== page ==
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PostPosted: Sat Jul 31, 2010 4:19 am 
@ eVolutioN:
Since we have around 90+% cloud cover tonight, I decided to take your suggestion and give Stellarium a quick try...
Very impressive program! Took me all of 5 minutes to figure out that the bright star near the center of my Iris result is Arcturus. :)
Definitely a resource that I'd take with me - if my laptop ran for more than 10 minutes off-charger.
A nifty site, Heavens Above, has printable star maps available that I can take with me. Those will get me pointed in the right direction, at least. I can then verify things with Stellarium when I get home.
Heck, I'll probably even use Stellarium to plan my outings.
Thanks again for the tip! :D

Floyd.


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PostPosted: Sat Jul 31, 2010 5:31 am 
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Joined: Sat May 29, 2010 11:27 pm
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Location: Toronto, Canada
You're welcome! I just did a quick search, and I'm kinda surprised that it's the first time Stellarium has been mentioned on these forums. :?

In my opinion, it's definitely the best program for learning more about the night sky and doing astrophotography.

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PostPosted: Sat Jul 31, 2010 8:39 am 
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Yes , Stelarium is very good one, but try the Worldwide telescope, free too, from Microsoft. You can get efemerides too, very well done, a bit more complex, but I think worth trying.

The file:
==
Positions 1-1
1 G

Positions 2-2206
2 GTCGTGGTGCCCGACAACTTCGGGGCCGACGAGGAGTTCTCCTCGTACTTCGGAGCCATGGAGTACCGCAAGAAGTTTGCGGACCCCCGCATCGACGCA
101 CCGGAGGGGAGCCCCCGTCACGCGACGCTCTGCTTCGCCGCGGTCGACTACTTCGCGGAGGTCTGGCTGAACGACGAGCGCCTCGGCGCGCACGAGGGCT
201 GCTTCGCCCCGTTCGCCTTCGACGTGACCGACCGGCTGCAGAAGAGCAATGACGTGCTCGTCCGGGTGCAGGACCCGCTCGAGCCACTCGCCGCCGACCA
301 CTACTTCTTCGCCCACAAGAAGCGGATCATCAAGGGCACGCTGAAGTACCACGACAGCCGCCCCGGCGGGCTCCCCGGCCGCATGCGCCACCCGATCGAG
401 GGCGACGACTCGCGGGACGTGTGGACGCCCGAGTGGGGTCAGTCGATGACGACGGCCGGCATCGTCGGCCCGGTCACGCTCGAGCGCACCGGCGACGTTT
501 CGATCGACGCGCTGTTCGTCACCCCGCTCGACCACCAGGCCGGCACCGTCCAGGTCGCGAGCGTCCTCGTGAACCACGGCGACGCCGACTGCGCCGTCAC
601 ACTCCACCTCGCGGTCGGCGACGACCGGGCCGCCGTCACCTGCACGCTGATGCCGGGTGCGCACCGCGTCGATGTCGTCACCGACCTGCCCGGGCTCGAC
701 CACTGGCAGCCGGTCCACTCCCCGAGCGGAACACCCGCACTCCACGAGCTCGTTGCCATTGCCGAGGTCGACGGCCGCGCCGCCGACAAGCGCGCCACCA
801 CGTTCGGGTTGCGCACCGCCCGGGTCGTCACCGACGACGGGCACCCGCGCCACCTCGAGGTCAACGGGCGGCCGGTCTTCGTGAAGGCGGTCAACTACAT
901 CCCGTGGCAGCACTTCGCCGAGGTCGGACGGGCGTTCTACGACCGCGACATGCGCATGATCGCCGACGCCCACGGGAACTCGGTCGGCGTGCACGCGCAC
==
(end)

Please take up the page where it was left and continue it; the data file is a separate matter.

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Radu
Canon PowerShot S100
Canon 50D , SIGMA 10-20 f3.5 ,Canon EF 24-105 L IS USM, Canon EF 100/2.8 macro Canon EF 50/1.4 ,Canon EF 85 f1.8,Canon EF-S17-85 4-5.6 Old Tamron 28-300 inherited from my Canon Rebel G film camera
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PostPosted: Sat Jul 31, 2010 8:59 am 
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Joined: Mon Jan 18, 2010 3:52 pm
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Location: The Netherlands
Ive got both Stellarium and WWT, and for beginners who want to know which star theyre seeing, or what you can see tonight, Stellarium is the winner.

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Ruben

Panasonic DMC-FZ18, Panasonic DMC-FZ28, Canon G5, Canon 350D, Canon 50D + BG-E2N
Tamron 17-50 2.8, Canon EF 70-200mm f/4L USM,
Canon 18-55 II plus lots of Minolta MD/M42 lenses and bodies


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PostPosted: Sat Jul 31, 2010 9:05 am 
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For taking with you out, consider a rotating star chart- do a search at Amazon for "The Night Sky" it's about $12 the large one or $7 the smaller one, they have them for all the latitude ranges, and it's really helpful, you have a chart for the whole year. Of course you don't have the planets there, but Stellarium or other software will give you their location.
You may consider a small flashlight that you'll modify (wrap some transparent red celofane or some other red transparent plastic that you can get from food packages ), that lets you look at the chart in darkness whithout ruining your night vision for a while. If you want to buy one, there are a few red flashlights on Amazon too.